You’ve heard of cash flow on rental properties. Basically, it is defined by taking all the income from your rentals minus all your expenses.
But, have you heard about True Cash Flow™?
True Cash Flow™ is your traditional cash flow plus Cash Flow from Depreciation™.
If you’re familiar with the Return Quadrants™, True Cash Flow™ is represented by the returns from these two sections:
Post Depreciation Period
Depreciation for a residential rental property typically lasts 27.5 years. Since True Cash Flow™ is really cash flow + Cash Flow from Depreciation™, once you own a property more than 27.5 years and you can no longer depreciate the property a couple things happen.
First, Cash Flow from Depreciation™ goes to zero. You don’t have any depreciation left to take.
Second, True Cash Flow™ is now the same as regular cash flow.
So, True Cash Flow™ is helpful thinking tool only during the depreciation period and is not helpful once you get past the period you get to take depreciation on your rentals.
True Cash Flow™ When Contemplating: Should I Refinance My Rental Property?
When contemplating whether or not you should refinance your rental property, many real estate investors will consider whether any increase in monthly payment from a refinance will be covered by the True Cash Flow™ of any properties they may purchase with cash out refinance proceeds.
If the properties they’re going to buy cannot support the extra monthly payment from the refinance then don’t refi. Of course, there are more subtle and nuanced considerations that the Real Estate Financial Planner™ software does a great job modeling.
True Cash Flow™ Charts
You can view a variety of True Cash Flow™ related
You can view True Cash Flow™ for any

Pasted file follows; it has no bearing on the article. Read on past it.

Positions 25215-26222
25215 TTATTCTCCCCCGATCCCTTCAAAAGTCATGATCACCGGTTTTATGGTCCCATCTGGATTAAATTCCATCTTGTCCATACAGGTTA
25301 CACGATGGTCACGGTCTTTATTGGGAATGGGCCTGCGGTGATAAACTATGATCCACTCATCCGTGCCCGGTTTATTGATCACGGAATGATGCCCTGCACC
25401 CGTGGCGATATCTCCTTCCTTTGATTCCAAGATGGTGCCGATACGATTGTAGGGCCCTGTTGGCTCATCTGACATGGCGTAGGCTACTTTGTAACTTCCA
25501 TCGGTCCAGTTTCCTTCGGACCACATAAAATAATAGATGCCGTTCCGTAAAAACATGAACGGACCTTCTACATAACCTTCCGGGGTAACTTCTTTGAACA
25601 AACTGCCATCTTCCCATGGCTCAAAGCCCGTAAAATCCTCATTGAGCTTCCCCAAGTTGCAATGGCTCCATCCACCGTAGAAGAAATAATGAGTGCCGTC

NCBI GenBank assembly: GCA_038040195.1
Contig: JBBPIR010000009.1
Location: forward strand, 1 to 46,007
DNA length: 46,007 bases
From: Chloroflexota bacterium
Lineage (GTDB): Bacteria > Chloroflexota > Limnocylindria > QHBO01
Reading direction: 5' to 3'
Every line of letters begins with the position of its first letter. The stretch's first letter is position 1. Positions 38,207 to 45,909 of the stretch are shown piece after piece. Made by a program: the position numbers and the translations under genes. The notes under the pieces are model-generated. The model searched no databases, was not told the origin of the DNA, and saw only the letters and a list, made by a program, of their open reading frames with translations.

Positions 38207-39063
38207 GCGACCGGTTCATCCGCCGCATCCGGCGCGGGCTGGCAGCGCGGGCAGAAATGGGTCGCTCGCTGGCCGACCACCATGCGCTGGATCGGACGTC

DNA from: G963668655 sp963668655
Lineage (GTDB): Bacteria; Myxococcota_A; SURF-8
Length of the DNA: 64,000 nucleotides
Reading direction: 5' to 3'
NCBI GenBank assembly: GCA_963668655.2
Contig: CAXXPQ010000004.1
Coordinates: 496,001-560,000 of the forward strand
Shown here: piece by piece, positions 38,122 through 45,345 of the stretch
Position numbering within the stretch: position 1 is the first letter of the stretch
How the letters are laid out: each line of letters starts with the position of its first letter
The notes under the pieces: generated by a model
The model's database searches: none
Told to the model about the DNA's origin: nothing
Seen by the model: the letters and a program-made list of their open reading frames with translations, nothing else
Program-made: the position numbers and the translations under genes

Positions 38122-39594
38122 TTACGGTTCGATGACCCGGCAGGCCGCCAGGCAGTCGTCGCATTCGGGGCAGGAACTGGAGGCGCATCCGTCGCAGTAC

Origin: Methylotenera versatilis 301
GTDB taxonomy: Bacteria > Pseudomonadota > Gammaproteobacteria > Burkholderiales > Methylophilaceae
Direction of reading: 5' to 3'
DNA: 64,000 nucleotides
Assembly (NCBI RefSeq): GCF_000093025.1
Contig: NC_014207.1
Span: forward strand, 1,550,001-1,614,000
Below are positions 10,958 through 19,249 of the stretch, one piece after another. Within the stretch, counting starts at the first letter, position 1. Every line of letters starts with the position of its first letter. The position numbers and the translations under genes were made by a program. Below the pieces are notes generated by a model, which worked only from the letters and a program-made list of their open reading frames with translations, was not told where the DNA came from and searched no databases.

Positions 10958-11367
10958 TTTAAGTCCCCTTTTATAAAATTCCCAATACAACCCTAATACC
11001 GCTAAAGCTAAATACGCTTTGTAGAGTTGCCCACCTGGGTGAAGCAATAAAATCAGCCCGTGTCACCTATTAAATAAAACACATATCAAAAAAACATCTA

You can also view True Cash Flow™ for any individual
For example, here are a few from Andrea’s situation.
Or, the same
Or this one when
And here’s the inflation adjusted version of that same
And, here’s an advanced comparison where we run monte carlo analysis and compare them.
And, here’s what the probability curves look like for the monte carlo analysis for 20 years (month 240).
Want to see how much True Cash Flow™ that
And, of course, the inflation adjusted version.
In episode 4 with
Total True Cash Flow™ ÷ Monthly Safe Withdrawal Rate
True Cash Flow™ on rental properties is similar in some ways to what we can “safely” spend if we had money invested in stocks, bonds, etc and used a safe withdrawal rate. So, as a thought exercise couldn’t we try to see what the value of the True Cash Flow™ is in terms of a lump sum invested in stocks, bonds, etc?
If we took the True Cash Flow™ and divided by the monthly safe withdrawal rate, we could see how much money we would have needed to invest in stocks, bonds, etc to generate the same cash flow. That’s the
By the way, for monthly safe withdrawal rate I mean safe withdrawal rate divided by 12 months.
Of course, we could adjust this same chart for inflation.
And here’s the advanced monte carlo version with a comparison of the